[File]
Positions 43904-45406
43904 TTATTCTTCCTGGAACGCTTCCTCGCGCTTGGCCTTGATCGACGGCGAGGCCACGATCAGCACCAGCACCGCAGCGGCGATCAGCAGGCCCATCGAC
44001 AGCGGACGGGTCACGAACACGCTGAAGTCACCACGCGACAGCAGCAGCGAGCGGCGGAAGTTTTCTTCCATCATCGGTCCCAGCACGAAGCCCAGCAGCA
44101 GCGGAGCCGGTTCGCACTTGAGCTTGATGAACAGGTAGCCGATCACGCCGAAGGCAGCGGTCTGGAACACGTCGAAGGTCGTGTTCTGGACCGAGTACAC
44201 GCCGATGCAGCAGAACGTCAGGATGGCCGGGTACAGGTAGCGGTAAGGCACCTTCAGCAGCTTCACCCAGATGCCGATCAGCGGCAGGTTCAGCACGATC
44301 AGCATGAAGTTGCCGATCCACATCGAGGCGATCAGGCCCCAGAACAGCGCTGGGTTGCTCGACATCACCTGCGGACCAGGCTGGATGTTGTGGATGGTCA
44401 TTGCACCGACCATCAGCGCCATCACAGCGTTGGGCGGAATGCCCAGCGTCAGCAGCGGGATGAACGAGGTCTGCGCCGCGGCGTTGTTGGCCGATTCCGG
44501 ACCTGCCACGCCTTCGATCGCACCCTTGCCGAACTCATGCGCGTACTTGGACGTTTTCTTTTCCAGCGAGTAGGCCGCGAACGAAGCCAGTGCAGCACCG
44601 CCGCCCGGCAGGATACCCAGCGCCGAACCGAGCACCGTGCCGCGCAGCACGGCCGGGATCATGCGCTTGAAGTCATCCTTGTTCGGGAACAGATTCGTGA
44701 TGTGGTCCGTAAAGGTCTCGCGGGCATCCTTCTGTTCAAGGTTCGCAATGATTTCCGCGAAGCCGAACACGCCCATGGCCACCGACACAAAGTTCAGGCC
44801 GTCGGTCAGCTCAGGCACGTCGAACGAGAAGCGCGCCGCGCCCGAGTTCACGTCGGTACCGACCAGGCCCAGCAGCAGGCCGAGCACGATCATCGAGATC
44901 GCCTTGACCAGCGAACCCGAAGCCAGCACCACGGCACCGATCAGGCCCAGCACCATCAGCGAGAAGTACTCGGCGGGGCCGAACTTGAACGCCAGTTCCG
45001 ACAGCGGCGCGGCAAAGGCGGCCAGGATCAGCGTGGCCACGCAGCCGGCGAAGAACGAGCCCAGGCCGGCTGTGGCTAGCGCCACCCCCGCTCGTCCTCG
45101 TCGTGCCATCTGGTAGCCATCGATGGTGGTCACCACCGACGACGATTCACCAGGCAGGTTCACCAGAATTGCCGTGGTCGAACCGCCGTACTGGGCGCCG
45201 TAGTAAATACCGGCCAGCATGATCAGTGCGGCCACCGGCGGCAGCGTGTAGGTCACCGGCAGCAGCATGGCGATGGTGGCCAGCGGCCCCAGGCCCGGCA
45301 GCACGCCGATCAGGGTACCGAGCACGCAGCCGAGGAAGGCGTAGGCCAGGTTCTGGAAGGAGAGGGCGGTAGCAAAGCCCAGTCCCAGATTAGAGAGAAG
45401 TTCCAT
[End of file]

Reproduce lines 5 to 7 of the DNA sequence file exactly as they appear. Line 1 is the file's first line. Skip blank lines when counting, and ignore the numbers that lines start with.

44201 GCCGATGCAGCAGAACGTCAGGATGGCCGGGTACAGGTAGCGGTAAGGCACCTTCAGCAGCTTCACCCAGATGCCGATCAGCGGCAGGTTCAGCACGATC
44301 AGCATGAAGTTGCCGATCCACATCGAGGCGATCAGGCCCCAGAACAGCGCTGGGTTGCTCGACATCACCTGCGGACCAGGCTGGATGTTGTGGATGGTCA
44401 TTGCACCGACCATCAGCGCCATCACAGCGTTGGGCGGAATGCCCAGCGTCAGCAGCGGGATGAACGAGGTCTGCGCCGCGGCGTTGTTGGCCGATTCCGG